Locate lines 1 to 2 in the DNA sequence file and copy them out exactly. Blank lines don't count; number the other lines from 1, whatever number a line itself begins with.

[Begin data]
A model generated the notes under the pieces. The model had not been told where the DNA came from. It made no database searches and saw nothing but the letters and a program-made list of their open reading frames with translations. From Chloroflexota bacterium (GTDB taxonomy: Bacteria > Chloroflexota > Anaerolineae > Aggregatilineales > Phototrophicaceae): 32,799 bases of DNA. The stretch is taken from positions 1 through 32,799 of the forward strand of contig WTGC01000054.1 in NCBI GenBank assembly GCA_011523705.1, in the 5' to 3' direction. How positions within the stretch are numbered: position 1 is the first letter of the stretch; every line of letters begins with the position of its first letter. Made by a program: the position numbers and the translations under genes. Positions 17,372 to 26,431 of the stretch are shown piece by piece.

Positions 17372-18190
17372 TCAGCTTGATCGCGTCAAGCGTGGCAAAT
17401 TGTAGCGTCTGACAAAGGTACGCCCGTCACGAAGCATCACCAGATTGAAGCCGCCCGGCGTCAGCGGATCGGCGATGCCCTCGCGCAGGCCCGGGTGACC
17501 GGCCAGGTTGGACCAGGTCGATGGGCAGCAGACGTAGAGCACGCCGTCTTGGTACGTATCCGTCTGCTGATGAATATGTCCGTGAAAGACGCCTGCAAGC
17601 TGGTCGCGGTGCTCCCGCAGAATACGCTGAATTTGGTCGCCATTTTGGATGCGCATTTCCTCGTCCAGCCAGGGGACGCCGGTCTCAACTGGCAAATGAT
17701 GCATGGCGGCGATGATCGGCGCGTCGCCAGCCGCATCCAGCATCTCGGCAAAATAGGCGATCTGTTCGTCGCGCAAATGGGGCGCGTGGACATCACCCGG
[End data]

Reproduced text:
A model generated the notes under the pieces. The model had not been told where the DNA came from. It made no database searches and saw nothing but the letters and a program-made list of their open reading frames with translations. From Chloroflexota bacterium (GTDB taxonomy: Bacteria > Chloroflexota > Anaerolineae > Aggregatilineales > Phototrophicaceae): 32,799 bases of DNA. The stretch is taken from positions 1 through 32,799 of the forward strand of contig WTGC01000054.1 in NCBI GenBank assembly GCA_011523705.1, in the 5' to 3' direction. How positions within the stretch are numbered: position 1 is the first letter of the stretch; every line of letters begins with the position of its first letter. Made by a program: the position numbers and the translations under genes. Positions 17,372 to 26,431 of the stretch are shown piece by piece.

Positions 17372-18190